- 1891 - Available on CD-ROM with advanced search and mapping capabilities etc. from the Buckinghamshire Genealogical Society.
The original copies of the parish registers for Stony Stratford have been deposited in the Buckinghamshire Record Office in Aylesbury, and they hold the following years:
|Christenings||1618 - 1926|
|Marriages||1618 - 1963|
|Banns||1754 - 1967|
|Burials||1618 - 1968|
St. Mary, or, Wolverton St. Mary
|Christenings||1864 - 1927|
|Marriages||1867 - 1967|
|Burials||1871 - 1968|
Copies or indexes to the parish registers are available from societies as follows:
1653 - 1754
1813 - 1837
|Buckinghamshire Genealogical Society|
St Mary Magdalen
1715 - 1738
|Buckinghamshire Genealogical Society|
* = material held in a Society library is generally available for loan to all members either via post, or by collection at a meeting
An ecclesiastical census was carried out throughout England on 30 March 1851 to record the attendance at all places of worship. These returns are in the Buckinghamshire Record Office and have been published by the Buckinghamshire Record Society (vol 27). The returns for Stony Stratford showed the following numbers:
|Stony Stratford, |
St Giles (includes St Mary's
parish - the church of which
was burnt in 1740)
The data is for 26th Oct. 1851
|225 - Morning General Congregation |
140 - Morning Sunday Scholars
365 - Morning Total
345 - Evening General Congregation
|Stony Stratford, |
|190 - Morning General Congregation |
120 - Morning Sunday Scholars
310 - Morning Total
130 - Afternoon General Congregation
240 - Evening General Congregation
|Stony Stratford East, |
|91 - Morning General Congregation |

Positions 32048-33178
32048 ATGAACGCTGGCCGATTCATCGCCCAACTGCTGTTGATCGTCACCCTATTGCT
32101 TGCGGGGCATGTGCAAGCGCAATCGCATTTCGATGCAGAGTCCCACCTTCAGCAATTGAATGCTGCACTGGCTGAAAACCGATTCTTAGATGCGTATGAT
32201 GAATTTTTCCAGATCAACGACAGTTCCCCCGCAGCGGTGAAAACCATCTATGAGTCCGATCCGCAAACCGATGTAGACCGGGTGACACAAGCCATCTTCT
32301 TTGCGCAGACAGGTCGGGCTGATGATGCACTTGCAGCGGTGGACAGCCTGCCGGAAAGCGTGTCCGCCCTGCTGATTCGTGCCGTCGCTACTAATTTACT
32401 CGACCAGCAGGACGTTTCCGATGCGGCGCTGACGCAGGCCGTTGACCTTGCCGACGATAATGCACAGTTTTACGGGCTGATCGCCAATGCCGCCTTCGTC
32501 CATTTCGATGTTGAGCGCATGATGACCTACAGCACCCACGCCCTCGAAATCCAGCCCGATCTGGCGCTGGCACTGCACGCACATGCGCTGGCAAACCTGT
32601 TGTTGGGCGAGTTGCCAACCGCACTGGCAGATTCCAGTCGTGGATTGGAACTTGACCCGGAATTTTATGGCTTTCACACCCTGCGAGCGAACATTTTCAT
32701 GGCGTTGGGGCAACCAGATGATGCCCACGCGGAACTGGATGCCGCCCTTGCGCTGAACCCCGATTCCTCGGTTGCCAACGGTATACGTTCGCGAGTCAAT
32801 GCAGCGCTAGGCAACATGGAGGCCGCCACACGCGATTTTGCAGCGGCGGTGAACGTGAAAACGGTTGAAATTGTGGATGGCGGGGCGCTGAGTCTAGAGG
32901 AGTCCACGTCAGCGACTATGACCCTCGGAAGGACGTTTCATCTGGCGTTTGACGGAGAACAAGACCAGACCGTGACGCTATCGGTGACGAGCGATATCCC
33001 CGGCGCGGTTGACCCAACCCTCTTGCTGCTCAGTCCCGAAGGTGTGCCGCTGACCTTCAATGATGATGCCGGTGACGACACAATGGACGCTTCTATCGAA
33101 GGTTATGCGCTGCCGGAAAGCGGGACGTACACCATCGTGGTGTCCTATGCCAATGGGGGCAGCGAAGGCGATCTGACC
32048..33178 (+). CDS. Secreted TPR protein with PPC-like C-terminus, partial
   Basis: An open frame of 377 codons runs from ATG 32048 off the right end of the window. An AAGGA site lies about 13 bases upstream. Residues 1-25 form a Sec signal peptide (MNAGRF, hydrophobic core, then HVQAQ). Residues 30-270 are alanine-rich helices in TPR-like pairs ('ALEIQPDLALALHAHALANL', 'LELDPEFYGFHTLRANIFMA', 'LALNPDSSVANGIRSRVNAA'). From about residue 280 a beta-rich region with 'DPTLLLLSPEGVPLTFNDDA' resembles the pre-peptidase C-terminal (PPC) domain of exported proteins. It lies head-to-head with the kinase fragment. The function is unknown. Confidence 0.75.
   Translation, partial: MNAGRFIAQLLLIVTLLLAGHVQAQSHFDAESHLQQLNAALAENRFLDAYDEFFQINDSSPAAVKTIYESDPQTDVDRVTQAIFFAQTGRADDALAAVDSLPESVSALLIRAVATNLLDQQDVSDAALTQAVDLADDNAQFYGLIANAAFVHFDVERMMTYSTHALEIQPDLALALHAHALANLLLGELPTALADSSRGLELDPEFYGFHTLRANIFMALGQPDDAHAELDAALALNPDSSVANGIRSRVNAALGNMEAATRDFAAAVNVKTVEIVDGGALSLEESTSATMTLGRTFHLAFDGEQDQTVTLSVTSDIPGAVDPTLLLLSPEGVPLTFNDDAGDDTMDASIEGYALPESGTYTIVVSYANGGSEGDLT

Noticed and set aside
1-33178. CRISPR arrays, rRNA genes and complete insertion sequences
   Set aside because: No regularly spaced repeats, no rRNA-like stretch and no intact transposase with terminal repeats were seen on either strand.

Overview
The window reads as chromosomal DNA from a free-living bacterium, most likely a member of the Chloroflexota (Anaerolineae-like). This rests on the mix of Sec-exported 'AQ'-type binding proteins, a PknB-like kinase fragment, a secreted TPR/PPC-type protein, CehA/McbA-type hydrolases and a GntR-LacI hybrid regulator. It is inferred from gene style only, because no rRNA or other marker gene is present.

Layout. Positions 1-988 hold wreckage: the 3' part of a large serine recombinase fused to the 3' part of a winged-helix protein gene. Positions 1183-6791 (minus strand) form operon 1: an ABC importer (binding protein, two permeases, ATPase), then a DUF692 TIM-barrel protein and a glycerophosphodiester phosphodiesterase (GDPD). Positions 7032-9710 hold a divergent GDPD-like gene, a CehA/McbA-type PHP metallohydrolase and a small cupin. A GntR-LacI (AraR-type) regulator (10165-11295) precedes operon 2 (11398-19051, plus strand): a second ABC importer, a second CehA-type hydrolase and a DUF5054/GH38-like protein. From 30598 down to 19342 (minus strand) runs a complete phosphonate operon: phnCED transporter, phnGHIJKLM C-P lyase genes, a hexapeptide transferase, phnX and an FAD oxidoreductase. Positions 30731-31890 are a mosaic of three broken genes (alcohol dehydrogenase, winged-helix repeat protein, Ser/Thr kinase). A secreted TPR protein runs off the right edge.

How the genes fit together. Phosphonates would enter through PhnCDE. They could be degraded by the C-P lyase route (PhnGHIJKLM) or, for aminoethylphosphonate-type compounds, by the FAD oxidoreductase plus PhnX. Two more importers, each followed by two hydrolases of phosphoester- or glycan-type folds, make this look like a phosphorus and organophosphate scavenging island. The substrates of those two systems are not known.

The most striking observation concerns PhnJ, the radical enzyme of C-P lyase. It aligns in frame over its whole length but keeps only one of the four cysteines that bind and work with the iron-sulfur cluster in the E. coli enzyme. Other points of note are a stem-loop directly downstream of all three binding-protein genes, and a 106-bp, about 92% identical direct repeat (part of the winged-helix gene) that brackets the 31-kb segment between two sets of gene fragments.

49 - Morning Sunday Scholars
140 - Morning Total
41 - Afternoon General Congregation
90 - Evening General Congregation
- Ask for a calculation of the distance from Stony Stratford to another place.
You can see the administrative areas in which Stony Stratford has been placed at times in the past. Select one to see a link to a map of that particular area.
Stony Stratford was described in 1806 in "Magna Britannia" as follows:
STONY-STRATFORD, in the hundred and deanery of Newport, is a market town 52 miles from London, lying on the great road to Chester and Liverpool. Till of late years the east side of Stony-Stratford, was in the parish of Wolverton, and the west side in Calverton. They are now two distinct parishes called St. Mary Magdalen, or the east side of Stony-Stratford, and St. Giles, or the west side. A market at this town was granted to the Veres in 1460: in 1663, Simon Bennet lord of the manor of Calverton, procured a charter for a market on Friday (which is the present market day), and four fairs; April 9, the Wednesday and Thursday in Whitsun-week, the Friday before Michaelmas, and All Saints day. A fair on the festival of St. Giles had been granted to the Veres in 1257, and another on the festival of St. Mary Magdalen in 1290. Browne Willis speaks of four fairs as held in his time at Stony-Stratford, April 11; Thursday in Whitsun-week, July 22, and Nov.1: there are now only three fairs: August 2 (being the festival of St. Mary Magdalen O.S.) for toys, &c. Oct. 11, and Nov. 12. The town has twice sustained much injury by fire; the first time was in the year 1736, when 53 houses were burnt down: a more destructive fire broke out on the sixth of May 1742, which consumed 113 houses and the church of St. Mary Magdalen, which has never been rebuilt: the tower, which escaped the flames, is yet standing. The damage was estimated at 10,000 l; the sum of 4293 l. was collected towards the loss by a brief, and nearly 3000 l. by subscriptions. According to the returns made to parliament under the Population Act in 1801, there were then 106 houses in the East-side parish containing 528 inhabitants, of whom 261 were males and 267 females; in the West-side parish 193 houses, containing 1125 inhabitants, of whom 5455 were males and 580 females.